John Healey: Thank you, Madam Speaker. I omitted to mention that in the earlier part of my question. Does my hon. Friend recall the survey commissioned by the previous Administration covering tourism staff, including museum staff, which showed that 45 per cent. of full-time staff in the sector had received no training since they left education, and that 74 per cent. of part-timers were in the same...

Standard Spending Assessment (30 Oct 1997)

John Healey: I am grateful for the opportunity to debate the Government's plans for the standard spending assessment system. Although I represent part of the borough, my purpose is not special pleading for Rotherham. My purpose is to put the case for those urban authorities outside London which have been systematically short-changed by Government grant settlements under the Tories. I say "short-changed",...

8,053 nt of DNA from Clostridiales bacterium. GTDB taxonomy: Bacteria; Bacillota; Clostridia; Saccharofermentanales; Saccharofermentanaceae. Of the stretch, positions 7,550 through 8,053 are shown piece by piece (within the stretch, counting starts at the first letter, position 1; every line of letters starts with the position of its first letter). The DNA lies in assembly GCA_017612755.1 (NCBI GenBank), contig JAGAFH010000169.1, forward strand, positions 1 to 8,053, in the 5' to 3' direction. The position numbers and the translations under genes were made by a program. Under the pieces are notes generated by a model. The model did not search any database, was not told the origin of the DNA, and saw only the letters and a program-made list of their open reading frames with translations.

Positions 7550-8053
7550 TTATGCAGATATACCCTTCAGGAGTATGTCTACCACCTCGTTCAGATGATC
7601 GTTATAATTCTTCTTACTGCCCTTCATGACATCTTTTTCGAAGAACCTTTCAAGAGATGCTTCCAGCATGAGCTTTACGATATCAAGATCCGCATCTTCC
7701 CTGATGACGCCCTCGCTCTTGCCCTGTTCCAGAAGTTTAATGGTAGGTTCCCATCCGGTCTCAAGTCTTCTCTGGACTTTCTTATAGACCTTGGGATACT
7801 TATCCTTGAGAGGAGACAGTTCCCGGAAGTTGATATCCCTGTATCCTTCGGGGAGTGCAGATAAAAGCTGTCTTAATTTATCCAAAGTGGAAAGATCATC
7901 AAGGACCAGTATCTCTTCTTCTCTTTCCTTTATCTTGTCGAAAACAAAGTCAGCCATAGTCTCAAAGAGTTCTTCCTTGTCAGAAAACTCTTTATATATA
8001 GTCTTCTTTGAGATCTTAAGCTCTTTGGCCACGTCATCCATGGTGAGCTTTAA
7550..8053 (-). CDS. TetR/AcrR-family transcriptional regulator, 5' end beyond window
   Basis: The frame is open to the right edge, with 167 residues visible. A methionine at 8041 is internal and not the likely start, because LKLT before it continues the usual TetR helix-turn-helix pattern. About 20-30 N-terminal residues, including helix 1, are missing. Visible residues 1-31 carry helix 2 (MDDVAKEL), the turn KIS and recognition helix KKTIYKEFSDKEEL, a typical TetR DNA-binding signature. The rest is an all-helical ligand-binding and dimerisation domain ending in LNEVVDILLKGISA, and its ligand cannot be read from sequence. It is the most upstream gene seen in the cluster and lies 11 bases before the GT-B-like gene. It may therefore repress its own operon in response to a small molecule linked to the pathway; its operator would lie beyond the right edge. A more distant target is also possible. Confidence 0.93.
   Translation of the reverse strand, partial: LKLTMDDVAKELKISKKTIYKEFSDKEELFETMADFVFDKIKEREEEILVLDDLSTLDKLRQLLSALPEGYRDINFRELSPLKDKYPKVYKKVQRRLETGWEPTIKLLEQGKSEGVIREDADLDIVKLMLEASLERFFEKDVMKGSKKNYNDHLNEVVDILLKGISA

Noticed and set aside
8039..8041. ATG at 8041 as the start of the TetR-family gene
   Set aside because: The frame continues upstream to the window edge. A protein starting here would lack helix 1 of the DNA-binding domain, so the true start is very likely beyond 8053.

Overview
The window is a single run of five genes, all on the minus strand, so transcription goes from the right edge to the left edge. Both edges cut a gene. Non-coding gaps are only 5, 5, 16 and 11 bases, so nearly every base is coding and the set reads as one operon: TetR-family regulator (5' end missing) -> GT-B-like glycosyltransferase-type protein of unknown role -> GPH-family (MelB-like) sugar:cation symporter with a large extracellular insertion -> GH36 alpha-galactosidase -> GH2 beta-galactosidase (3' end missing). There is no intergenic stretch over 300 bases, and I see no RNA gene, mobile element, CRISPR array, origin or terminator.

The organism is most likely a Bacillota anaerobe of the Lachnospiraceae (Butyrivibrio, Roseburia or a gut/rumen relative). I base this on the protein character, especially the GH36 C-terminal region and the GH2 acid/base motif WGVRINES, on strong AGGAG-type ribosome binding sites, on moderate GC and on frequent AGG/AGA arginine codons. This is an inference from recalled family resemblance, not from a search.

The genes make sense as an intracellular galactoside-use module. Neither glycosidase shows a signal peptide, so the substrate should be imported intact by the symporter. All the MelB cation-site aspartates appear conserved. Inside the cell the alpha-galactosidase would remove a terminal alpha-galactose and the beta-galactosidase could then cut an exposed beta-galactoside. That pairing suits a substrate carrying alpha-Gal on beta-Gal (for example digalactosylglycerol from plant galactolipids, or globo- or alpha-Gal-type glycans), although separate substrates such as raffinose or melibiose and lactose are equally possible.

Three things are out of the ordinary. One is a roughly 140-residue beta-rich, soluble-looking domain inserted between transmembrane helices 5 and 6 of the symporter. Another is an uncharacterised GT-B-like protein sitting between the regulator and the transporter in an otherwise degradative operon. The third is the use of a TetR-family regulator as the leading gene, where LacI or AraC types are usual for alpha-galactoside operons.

Standard Spending Assessment (30 Oct 1997)

John Healey: My hon. Friend makes a good point. According to her analysis, efficient local councils are being penalised by being more efficient than the targets set for them. I hope that the Minister will bear that point in mind when he replies. The second point on my priority list for change is how an area's population is counted. It is simple enough. Tourists and commuters are added to the resident...

Standard Spending Assessment (30 Oct 1997)

John Healey: If I did not know my hon. Friend better, I would have thought that he intervened while I was in full flow in an attempt to stop me attacking Westminster council. He made an important point. He said that some councils were expecting radical change, but I am not as confident as my hon. Friend, as I believe that the scope for radical change this year is relatively limited. However, my hon....

Standard Spending Assessment (30 Oct 1997)

John Healey: My hon. Friend is absolutely right. A damping element will be crucial in the impact that any changes to the SSA system will have in subsequent years on both winner and loser authorities. He also cited figures that some hon. Members are familiar with and that many of us have used. That list of figures shows how, throughout the Tory years, some authorities consistently won and others...